Please Note: Different generic brands of metformin tablets may contain different inactive ingredients. Please check the patient information leaflet for full details
Although it is uncommon, metformin may cause allergic reactions in some people taking the medication. It is always important to know what the signs of an allergic reaction are and look out for them. These include struggling to breathe, swelling of the face or lips, severe dizziness and a skin rash/hives. You should seek immediate medical attention if you're experiencing an allergic reaction.
Always follow your doctor's instructions on how to take metformin as the dose will vary depending on your diagnosis. You should take metformin with or after food. Swallow the tablet whole with a full glass of water. It's common to start taking one or more tablets of metformin each day and gradually increase the number of tablets you need to take each day over the course of a few days or weeks.
You should take metformin with or after a meal as this helps to reduce the chance of side effects. Taking metformin on an empty stomach may result in you feeling nauseous or having stomach problems.
Common side effects of metformin include:
Rare side effects of metformin may include:
Metformin is not suitable for everyone. Speak to your doctor if any of the following apply to you:
Certain medicines may interact with metformin. If you are taking any of the following then your blood sugar levels may need to be monitored more regularly:
If you are taking any other medicines, including herbal remedies or supplements, then always tell your doctor about them before you start taking metformin.
After you take metformin, you may experience nausea as a side effect. In this case, your doctor may recommend a smaller dose to begin with, which you will gradually increase over a couple of weeks. This gives your body time to get used to taking metformin and should reduce the likelihood of side effects. Take metformin with food and drink frequent sips of water, especially if you have vomiting or diarrhoea. Sugar free gum can help to reduce a metallic taste in your mouth.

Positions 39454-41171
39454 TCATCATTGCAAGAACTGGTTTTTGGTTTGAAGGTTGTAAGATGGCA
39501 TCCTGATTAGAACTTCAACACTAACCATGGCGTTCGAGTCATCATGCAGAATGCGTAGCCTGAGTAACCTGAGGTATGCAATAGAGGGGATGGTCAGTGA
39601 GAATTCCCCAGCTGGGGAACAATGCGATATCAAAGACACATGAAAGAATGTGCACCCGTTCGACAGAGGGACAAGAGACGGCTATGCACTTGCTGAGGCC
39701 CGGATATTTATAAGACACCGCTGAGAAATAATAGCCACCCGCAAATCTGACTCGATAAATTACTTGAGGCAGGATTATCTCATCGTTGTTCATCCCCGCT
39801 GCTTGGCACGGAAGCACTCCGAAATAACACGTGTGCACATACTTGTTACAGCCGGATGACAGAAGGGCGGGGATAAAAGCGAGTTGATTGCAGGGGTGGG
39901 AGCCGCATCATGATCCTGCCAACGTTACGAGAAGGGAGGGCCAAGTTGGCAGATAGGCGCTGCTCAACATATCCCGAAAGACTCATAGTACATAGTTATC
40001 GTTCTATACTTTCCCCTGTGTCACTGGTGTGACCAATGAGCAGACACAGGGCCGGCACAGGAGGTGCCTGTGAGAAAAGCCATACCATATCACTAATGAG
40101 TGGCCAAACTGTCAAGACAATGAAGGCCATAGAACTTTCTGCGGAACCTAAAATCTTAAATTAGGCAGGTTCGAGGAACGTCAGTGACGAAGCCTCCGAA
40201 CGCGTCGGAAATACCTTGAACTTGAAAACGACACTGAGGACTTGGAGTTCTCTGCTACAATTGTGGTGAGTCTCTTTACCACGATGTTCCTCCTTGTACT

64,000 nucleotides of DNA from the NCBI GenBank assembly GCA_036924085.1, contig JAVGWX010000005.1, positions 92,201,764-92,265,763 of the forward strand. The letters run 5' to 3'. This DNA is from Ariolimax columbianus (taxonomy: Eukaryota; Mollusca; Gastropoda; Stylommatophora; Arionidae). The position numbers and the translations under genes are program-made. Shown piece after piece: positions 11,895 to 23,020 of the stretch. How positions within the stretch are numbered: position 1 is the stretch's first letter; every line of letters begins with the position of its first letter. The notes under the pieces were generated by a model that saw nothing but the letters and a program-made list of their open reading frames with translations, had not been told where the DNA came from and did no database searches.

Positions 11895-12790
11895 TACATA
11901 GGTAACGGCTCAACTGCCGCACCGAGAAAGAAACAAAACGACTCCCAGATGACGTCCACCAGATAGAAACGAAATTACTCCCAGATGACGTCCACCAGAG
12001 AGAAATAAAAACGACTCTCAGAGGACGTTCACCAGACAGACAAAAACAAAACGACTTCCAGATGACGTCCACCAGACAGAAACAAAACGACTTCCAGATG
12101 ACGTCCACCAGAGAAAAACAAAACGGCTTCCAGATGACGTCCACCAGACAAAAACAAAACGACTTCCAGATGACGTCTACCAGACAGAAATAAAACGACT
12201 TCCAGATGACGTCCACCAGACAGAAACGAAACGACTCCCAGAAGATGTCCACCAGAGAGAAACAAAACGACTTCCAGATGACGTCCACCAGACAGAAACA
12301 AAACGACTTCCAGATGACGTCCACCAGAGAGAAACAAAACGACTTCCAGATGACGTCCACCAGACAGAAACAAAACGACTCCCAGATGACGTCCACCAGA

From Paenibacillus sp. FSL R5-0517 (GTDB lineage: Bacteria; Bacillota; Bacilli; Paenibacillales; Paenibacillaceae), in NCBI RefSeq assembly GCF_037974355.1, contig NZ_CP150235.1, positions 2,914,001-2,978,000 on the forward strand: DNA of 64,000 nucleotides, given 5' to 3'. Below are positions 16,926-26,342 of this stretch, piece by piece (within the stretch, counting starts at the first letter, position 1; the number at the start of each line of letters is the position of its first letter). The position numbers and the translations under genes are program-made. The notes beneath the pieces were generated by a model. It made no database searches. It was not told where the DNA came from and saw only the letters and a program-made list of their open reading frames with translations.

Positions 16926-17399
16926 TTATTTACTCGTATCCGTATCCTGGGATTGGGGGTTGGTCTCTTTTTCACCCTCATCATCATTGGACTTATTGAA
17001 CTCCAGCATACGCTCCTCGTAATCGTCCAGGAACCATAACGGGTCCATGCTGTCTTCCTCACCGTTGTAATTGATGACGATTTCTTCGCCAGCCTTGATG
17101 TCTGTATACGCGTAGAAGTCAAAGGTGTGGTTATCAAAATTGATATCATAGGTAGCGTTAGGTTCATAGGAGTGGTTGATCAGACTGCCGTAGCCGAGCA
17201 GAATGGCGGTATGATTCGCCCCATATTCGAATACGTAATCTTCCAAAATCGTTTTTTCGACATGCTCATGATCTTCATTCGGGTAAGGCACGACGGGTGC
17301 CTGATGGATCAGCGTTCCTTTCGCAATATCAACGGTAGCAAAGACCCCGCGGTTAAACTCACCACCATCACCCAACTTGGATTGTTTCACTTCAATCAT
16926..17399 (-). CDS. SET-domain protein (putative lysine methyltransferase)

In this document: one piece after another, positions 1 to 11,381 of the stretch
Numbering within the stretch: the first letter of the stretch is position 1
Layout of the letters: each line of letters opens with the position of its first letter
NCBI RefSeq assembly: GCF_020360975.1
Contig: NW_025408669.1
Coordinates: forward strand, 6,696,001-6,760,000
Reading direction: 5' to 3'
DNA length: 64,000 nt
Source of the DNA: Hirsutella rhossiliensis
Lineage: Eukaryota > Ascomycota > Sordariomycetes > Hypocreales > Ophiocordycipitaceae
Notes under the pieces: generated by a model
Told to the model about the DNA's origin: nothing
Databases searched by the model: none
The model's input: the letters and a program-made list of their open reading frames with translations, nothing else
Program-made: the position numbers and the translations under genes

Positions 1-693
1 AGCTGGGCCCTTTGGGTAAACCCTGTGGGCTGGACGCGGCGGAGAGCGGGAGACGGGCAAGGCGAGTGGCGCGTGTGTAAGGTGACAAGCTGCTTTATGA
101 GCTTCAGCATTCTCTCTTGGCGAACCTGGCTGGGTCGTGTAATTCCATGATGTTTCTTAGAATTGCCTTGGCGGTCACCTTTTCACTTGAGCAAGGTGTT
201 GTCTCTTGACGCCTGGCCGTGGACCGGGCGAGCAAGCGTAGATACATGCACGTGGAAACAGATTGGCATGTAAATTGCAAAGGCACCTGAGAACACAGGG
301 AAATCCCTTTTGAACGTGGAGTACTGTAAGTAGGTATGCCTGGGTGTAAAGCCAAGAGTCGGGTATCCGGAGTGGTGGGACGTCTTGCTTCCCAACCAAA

Hypoglycaemia, or a low blood sugar level, is a possible side effect of taking metformin. This is not common and more likely to happen when metformin is combined with other medicines to treat diabetes. Feeling dizzy, tired and hungry are signs that your blood sugar level is low, although the symptoms may vary from person to person.
Metformin will not affect how your contraceptive pill works. However, if you are starting the pill, while taking metformin, then let your doctor know as your dose may need to be adjusted.
You can drink alcohol while taking metformin, but you should check your blood glucose levels regularly as alcohol can cause them to drop dangerously low. Avoid drinking alcohol on an empty stomach. Ideally, you should discuss your alcohol intake with your doctor.
Metformin is safe to use during pregnancy and for women who are breastfeeding.